Namibian Petroleum Commissioner Maggy Shino has defended Reconnaissance Energy Africa’s conduct in the Kavango region.
The Parliamentary Standing Committee on Natural Resources held a hearing on the company’s activities, following complaints from an NGO.
Saving the Okavango’s Unique Life (SOUL) presented a petition to the National Assembly Speaker Peter Katjavivi in February.
The group called for an immediate moratorium on exploration. It raised concerns on hydraulic fracturing, displacement of people, water contamination and environmental damage.
Shino, though, denied these concerns.
She also dismissed concerns about where drilling was taking place. “We are not drilling in the Okavango delta. It is situated over 250 kilometres away from the site. That information is not factual. Namibia also does not issue drilling licences in national parks,” said Shino.
Drilling has not displaced people. “The drilling itself and the wells have a very minimal0XD impact in terms of the required land size,” the commissioner said. “They do not take that much space but also Namibia has laws that makes provision for negotiation and compensation in case of relocation.”
Shino went on to say Namibia’s integrated resource plan intended to use all forms of energy and that transition would take time. “We have to make use of all our natural resources as we are aware of the energy deficit we face,” she said.
The commissioner went on to say that ReconAfrica had held more than 40 meetings with communities since receiving its licence in 2015.
The company has employed more than 250 Namibians and spent N$14 million ($940,000) on services.
The Ministry of Mines and Energy is reviewing the law on finding a balance between company needs and social impact, executive director Simeon Negumbo said.
The ministry lacks a social responsibility policy, it acknowledged, so cannot yet compel companies to invest in communities for a longer-term impact.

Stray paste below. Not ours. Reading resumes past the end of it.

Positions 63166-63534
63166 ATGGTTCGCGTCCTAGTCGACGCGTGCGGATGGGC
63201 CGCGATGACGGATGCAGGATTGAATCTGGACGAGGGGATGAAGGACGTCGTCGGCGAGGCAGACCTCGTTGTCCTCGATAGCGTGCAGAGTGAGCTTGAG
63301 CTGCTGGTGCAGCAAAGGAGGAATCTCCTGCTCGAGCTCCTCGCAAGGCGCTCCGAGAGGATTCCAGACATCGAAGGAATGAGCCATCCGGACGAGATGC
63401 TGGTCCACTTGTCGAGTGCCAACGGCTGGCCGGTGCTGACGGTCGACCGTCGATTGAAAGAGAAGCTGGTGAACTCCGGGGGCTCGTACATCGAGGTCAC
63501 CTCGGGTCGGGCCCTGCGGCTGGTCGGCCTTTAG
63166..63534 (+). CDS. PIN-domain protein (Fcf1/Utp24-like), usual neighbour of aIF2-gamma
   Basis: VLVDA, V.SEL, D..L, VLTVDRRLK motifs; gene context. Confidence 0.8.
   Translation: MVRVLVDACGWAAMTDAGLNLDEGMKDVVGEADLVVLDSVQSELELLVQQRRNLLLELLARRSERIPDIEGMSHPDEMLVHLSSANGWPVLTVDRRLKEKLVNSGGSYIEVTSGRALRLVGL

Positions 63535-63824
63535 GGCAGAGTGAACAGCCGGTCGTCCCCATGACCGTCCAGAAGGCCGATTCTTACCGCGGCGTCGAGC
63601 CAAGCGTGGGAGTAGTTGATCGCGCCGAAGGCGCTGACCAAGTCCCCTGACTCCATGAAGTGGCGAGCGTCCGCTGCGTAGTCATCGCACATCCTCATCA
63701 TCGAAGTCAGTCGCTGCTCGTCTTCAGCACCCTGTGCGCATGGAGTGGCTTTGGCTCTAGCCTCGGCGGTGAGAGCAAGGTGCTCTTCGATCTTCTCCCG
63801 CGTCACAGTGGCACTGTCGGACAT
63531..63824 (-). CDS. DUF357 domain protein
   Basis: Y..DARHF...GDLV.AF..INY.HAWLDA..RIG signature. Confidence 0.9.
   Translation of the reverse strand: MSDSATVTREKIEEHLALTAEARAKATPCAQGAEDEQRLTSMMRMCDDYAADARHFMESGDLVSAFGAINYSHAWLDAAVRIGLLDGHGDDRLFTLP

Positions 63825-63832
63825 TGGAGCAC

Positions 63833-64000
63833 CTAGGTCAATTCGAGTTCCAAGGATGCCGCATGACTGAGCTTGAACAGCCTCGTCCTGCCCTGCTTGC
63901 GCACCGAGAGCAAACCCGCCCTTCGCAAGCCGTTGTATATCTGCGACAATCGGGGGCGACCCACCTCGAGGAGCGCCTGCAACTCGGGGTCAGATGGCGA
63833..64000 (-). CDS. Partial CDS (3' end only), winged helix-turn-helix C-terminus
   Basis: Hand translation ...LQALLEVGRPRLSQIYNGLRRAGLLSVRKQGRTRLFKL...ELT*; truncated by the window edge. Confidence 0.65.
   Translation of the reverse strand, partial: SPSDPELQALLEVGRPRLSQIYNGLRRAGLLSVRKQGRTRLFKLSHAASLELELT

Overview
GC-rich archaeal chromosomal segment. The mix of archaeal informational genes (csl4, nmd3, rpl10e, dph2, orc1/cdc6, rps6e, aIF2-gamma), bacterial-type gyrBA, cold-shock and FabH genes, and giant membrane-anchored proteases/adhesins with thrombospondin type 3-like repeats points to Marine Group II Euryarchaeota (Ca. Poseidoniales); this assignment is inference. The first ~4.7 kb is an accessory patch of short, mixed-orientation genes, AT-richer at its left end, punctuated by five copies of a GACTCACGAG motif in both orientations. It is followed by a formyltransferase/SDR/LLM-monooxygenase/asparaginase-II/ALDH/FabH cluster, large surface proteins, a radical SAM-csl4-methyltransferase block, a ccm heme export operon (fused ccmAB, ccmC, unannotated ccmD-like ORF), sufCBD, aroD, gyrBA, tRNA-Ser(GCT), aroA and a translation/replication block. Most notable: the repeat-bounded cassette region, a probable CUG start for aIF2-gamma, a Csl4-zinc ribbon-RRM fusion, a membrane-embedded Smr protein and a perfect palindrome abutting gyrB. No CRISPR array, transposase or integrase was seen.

There are concerns from people in the region, committee chair Tjekero Tweya said. These stem from concerns about not being able to benefit directly, should ReconAfrica make commercial discoveries.
The parliamentary statement said the residents feel they “should directly benefit as custodians of the land”.
Tweya also took part in hearings in Rundu and Mukwe, in Kavango East, in September.
ReconAfrica has drilled eight solar powered community water wells thus far and has plans for another 12.
SOUL has called for more emphasis on renewable energy, specifically wind and solar. The NGO has not yet responded to request for comment on the committee hearing.
It is not just in Namibia that ReconAfrica has faced scrutiny. A group of NGOs, including Above Ground and the Center for International Environmental Law (CIEL), asked for ReconAfrica’s Canadian listing to be investigated.
They asked the TSX Venture Exchange to investigate ReconAfrica’s conduct. In particular, they raised concerns around “unreported material changes” and “material misrepresentations”.
This complaint focused on the company’s shift from shale resources to conventional.